The 130th Annual Meeting of APHA

5012.0: Wednesday, November 13, 2002 - Board 8

Abstract #41682

Managed Care Public Aid as a Barrier to Healthcare Access for Chicago's Homeless Children

Margaret Scotellaro, MD, Jeannie Aschkenasy, PhD, Beth Volin, MD, Carol Showel, Michelle Camburn, Psy D, Colleen Flynn, LCSW, and Regina Taylor, RN. Pediatrics, Rush Children's Hospital, 630 S. Hermitage, Suite 601, Chicago, IL 60612

Background: Kids-Shelter Health Improvement Project (Kids-SHIP) was established in 1997 as a centralized facility at Rush Children's Hospital to provide comprehensive healthcare to Chicago's homeless children. In 2000, two outreach pediatricians were hired to provide additional healthcare and education in the shelters and to facilitate referrals to the Kids-SHIP clinic.

Design/Methods: Information was collected from all families who met with the outreach pediatricians regarding their current medical plan. Information was also gathered to determine whether families were currently receiving medical care for their children.

Results: Since the addition of the outreach pediatricians, the number of patients seen in the Kids-SHIP clinic has tripled from 30 in 1999 to 103 in 2000. Of the 1089 children seen in the shelters, 69% had traditional public aid, 14% had managed care public aid, and 16% had no medical coverage. Sixty-six percent of children receiving managed care public aid had no accessible physician compared to only 37% of children with traditional public aid.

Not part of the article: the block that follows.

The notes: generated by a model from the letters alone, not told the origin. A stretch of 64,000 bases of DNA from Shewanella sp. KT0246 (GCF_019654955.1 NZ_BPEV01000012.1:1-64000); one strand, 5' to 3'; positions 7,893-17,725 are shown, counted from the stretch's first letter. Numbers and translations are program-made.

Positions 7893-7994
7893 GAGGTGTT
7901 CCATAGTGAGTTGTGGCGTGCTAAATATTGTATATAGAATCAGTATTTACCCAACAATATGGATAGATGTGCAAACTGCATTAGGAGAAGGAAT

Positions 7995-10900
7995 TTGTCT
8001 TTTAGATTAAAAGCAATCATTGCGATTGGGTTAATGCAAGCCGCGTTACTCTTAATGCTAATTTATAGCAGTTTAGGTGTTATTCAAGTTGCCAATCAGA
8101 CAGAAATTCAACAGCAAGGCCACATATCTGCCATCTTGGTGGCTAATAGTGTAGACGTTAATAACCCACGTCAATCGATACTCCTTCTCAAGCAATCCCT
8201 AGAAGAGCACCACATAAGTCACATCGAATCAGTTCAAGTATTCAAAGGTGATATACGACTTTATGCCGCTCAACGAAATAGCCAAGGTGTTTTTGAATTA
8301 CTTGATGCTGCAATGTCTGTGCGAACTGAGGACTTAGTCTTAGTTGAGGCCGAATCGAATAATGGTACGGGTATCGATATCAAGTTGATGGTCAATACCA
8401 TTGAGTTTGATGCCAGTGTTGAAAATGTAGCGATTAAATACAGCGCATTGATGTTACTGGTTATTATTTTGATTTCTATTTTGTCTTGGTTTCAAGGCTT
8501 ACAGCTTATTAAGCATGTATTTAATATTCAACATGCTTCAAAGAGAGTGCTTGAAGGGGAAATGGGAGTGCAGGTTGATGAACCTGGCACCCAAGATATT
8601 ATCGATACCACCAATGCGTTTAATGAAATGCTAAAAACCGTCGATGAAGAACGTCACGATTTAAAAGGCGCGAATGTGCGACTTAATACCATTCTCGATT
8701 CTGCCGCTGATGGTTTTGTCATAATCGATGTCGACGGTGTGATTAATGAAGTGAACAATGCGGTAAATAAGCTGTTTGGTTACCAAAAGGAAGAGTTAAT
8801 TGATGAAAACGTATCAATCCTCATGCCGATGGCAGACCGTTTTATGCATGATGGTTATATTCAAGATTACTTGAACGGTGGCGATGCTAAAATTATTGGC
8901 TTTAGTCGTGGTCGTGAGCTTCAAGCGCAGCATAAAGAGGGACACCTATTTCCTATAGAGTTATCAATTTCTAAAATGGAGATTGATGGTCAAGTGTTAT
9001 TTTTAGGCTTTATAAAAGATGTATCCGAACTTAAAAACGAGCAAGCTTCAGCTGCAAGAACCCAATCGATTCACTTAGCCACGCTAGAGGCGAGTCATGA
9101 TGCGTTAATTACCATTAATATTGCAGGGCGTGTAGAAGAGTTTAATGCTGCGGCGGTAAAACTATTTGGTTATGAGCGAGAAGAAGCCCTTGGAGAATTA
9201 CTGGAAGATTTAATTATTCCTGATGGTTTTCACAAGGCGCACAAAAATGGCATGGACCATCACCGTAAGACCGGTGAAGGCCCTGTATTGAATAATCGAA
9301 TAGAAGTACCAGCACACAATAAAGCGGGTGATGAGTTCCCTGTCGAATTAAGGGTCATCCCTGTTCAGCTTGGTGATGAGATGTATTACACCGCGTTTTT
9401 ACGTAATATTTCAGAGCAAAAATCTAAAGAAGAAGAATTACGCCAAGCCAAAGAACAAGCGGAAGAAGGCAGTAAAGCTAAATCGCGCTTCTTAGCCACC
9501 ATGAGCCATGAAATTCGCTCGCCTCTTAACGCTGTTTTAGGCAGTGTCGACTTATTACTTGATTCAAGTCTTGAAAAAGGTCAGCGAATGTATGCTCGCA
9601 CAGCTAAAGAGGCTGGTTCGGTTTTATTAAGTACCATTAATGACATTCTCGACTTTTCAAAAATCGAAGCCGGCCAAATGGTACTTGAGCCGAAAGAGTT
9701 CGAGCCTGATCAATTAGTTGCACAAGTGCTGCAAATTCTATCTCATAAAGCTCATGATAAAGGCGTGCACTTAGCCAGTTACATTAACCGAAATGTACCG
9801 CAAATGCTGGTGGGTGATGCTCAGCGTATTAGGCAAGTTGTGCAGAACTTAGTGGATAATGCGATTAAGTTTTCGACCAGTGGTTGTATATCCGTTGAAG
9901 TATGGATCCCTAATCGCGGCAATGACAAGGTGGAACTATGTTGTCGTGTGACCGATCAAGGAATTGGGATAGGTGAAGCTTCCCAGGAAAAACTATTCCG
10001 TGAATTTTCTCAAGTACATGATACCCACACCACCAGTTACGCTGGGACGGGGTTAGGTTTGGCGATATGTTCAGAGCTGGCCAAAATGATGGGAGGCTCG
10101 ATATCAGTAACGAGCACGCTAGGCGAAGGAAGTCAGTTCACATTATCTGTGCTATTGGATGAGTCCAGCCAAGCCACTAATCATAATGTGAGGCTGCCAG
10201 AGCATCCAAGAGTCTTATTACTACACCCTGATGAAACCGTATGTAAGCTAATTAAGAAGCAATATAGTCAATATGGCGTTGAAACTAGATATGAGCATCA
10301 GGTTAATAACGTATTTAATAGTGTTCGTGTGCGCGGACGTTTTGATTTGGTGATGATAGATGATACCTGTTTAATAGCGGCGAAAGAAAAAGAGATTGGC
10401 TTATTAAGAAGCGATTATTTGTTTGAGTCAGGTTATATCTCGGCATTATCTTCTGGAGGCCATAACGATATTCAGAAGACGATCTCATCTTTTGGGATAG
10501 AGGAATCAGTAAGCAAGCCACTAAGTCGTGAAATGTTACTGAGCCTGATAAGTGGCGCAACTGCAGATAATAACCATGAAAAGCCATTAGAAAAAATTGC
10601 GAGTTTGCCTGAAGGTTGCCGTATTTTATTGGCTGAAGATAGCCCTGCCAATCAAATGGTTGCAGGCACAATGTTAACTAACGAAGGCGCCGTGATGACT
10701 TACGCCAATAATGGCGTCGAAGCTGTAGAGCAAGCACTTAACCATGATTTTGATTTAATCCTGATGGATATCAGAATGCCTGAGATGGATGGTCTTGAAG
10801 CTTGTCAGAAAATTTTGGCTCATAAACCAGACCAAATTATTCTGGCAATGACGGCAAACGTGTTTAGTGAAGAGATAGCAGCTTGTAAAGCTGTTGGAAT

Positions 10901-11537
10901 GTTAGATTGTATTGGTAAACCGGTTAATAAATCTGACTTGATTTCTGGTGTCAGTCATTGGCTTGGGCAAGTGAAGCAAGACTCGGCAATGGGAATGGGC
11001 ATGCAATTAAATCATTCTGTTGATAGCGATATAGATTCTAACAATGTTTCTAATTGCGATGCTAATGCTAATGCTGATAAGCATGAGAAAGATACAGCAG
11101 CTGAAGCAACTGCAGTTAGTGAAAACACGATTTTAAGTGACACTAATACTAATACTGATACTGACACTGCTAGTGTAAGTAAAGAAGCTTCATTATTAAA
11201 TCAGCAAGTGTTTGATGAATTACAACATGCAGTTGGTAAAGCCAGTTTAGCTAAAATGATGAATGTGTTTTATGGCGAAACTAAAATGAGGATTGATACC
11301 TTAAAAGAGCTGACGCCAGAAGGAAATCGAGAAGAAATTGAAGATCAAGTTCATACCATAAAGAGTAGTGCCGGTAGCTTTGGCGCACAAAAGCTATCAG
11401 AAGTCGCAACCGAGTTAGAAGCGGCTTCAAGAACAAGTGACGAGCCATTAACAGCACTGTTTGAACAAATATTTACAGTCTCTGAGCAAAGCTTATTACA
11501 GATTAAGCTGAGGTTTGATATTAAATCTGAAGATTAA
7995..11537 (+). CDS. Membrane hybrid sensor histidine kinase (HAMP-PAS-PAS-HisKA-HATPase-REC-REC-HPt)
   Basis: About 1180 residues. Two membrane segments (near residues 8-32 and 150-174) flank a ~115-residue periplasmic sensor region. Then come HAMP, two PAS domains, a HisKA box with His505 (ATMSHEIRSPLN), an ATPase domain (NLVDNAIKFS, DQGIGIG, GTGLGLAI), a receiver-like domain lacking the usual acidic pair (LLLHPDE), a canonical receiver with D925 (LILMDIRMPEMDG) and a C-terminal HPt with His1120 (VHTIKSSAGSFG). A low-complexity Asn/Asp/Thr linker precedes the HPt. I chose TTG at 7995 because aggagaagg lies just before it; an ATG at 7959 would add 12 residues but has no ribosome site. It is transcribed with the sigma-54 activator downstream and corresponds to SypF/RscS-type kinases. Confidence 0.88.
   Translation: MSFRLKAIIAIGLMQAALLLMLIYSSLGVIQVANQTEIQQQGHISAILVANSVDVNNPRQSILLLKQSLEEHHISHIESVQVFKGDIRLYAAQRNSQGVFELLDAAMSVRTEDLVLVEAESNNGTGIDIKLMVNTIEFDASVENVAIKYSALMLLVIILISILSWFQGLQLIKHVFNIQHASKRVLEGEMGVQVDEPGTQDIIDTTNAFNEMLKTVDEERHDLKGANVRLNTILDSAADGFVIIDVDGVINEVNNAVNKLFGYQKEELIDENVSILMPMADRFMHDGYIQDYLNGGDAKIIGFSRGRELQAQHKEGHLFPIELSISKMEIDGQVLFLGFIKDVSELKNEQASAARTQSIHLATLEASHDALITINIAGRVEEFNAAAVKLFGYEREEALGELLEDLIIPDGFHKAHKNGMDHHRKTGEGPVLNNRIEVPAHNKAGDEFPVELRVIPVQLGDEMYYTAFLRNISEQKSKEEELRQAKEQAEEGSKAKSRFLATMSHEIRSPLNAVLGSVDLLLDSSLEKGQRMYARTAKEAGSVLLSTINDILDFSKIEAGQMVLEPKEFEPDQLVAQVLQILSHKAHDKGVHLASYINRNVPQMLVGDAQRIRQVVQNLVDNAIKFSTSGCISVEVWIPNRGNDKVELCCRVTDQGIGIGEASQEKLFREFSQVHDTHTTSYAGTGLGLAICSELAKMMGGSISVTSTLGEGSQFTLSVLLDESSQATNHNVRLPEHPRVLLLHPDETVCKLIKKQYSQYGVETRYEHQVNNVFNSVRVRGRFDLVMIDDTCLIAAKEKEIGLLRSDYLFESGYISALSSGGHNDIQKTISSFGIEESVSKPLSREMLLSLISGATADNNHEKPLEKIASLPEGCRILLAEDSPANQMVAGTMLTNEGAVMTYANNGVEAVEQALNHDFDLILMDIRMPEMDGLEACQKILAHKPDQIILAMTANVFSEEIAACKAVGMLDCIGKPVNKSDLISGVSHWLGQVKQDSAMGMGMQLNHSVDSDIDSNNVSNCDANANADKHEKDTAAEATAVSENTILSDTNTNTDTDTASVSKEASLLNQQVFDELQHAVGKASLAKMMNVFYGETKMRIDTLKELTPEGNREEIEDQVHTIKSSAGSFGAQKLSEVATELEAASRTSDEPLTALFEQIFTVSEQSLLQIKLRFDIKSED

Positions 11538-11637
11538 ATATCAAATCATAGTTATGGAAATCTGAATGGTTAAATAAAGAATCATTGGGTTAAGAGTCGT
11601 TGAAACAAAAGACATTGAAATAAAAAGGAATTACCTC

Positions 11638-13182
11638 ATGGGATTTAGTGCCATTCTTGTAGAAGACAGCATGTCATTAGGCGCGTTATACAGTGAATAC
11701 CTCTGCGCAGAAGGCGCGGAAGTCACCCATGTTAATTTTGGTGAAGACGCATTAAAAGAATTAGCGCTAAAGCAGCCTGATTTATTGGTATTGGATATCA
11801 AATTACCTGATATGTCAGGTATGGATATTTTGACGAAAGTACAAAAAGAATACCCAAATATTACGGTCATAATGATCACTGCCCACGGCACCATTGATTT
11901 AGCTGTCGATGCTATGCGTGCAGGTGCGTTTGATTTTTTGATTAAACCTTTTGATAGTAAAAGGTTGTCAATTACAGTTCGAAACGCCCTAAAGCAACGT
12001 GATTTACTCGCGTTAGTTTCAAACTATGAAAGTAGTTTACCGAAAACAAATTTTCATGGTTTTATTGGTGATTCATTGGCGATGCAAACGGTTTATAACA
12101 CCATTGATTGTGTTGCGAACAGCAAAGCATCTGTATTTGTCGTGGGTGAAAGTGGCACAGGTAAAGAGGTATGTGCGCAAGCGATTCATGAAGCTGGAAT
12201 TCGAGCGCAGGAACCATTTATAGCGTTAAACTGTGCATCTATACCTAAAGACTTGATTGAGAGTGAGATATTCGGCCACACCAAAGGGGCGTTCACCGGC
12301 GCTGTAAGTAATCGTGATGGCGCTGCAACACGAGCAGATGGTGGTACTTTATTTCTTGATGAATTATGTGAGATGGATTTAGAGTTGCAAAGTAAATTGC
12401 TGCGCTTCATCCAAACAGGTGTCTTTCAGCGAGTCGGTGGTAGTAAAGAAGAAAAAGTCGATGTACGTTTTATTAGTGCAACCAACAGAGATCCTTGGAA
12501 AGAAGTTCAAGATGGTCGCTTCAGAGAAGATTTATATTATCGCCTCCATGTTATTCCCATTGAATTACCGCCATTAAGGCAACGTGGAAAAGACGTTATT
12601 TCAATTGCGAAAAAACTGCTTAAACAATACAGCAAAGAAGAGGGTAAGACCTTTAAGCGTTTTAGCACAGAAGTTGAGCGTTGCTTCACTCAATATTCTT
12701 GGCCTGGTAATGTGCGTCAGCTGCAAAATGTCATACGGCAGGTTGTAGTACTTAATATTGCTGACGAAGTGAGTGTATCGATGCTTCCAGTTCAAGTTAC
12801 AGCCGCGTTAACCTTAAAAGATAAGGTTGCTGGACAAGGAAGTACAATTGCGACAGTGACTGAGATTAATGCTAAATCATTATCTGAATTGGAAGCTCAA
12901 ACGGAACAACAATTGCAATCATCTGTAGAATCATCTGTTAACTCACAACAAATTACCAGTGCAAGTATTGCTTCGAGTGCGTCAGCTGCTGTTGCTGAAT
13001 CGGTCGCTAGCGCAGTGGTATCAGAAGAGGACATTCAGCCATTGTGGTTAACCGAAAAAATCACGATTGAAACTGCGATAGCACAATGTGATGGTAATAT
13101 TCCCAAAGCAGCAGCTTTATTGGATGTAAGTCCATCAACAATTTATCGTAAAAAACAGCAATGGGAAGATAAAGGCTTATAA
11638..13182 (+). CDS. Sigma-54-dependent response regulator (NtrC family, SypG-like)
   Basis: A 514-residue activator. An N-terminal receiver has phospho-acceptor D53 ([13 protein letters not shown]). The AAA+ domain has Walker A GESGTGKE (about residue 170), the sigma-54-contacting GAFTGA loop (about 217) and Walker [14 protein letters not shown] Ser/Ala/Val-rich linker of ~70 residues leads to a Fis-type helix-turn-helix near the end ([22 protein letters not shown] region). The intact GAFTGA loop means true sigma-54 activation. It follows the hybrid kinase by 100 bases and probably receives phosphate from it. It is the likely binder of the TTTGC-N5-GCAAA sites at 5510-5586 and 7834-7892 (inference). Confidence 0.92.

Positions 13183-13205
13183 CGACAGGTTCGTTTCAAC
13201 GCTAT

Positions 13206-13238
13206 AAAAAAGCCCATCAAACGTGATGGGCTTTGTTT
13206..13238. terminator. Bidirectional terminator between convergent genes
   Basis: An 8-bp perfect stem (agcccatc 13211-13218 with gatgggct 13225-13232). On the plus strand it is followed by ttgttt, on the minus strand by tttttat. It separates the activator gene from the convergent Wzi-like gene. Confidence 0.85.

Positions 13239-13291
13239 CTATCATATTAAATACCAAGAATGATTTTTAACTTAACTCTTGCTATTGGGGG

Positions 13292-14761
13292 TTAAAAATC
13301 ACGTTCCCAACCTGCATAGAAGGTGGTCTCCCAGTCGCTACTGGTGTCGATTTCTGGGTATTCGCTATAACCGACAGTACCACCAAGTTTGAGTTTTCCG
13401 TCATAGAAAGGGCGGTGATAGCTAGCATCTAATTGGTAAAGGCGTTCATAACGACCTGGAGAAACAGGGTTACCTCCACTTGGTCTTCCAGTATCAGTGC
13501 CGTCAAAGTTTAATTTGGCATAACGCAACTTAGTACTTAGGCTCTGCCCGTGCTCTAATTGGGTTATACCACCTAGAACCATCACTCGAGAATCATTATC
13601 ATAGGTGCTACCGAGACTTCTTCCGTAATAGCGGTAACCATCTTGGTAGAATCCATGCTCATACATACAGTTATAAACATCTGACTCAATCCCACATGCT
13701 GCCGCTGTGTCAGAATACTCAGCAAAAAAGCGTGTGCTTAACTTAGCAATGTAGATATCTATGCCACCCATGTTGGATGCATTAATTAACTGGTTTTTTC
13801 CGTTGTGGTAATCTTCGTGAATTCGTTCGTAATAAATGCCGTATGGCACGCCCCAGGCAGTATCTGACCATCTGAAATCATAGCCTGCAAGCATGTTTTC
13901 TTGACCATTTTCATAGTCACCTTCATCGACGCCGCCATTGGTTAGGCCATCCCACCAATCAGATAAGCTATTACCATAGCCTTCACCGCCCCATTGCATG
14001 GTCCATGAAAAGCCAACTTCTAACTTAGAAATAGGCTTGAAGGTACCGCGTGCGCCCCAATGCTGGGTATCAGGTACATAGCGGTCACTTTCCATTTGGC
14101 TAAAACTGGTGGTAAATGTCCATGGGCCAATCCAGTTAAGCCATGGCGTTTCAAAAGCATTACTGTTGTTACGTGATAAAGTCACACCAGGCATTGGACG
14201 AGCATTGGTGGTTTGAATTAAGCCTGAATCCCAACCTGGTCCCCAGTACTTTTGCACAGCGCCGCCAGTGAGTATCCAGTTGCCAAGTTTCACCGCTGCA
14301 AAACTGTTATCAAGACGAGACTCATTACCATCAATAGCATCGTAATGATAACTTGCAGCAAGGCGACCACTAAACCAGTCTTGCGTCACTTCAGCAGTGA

Conclusions: Homeless children receiving managed care public aid are substantially less likely to have an accessible physician than those receiving traditional public aid, since managed care programs assign one physician who must provide all routine care. Homeless families relocate frequently and have little access to transportation, therefore it is important that they have flexibility in seeking medical care at local health facilities. Homeless children and families in Chicago should be enrolled in traditional public aid to facilitate their access to medical care.

Learning Objectives:

Keywords: Homeless Health Care, Managed Care

Presenting author's disclosure statement:
I do not have any significant financial interest/arrangement or affiliation with any organization/institution whose products or services are being discussed in this session.

Homeless and Health Research

The 130th Annual Meeting of APHA